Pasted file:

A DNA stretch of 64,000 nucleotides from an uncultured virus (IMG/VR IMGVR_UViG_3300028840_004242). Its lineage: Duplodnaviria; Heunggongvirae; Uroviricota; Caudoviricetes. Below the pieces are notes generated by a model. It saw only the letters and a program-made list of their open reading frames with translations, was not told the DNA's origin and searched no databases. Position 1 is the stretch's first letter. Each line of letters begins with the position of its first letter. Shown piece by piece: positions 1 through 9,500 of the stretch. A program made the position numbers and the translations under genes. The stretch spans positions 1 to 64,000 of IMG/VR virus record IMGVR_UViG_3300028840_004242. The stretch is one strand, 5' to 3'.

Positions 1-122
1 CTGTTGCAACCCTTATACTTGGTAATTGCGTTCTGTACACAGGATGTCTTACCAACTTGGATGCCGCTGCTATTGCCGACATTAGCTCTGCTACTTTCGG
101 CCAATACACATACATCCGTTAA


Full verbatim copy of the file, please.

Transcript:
A DNA stretch of 64,000 nucleotides from an uncultured virus (IMG/VR IMGVR_UViG_3300028840_004242). Its lineage: Duplodnaviria; Heunggongvirae; Uroviricota; Caudoviricetes. Below the pieces are notes generated by a model. It saw only the letters and a program-made list of their open reading frames with translations, was not told the DNA's origin and searched no databases. Position 1 is the stretch's first letter. Each line of letters begins with the position of its first letter. Shown piece by piece: positions 1 through 9,500 of the stretch. A program made the position numbers and the translations under genes. The stretch spans positions 1 to 64,000 of IMG/VR virus record IMGVR_UViG_3300028840_004242. The stretch is one strand, 5' to 3'.

Positions 1-122
1 CTGTTGCAACCCTTATACTTGGTAATTGCGTTCTGTACACAGGATGTCTTACCAACTTGGATGCCGCTGCTATTGCCGACATTAGCTCTGCTACTTTCGG
101 CCAATACACATACATCCGTTAA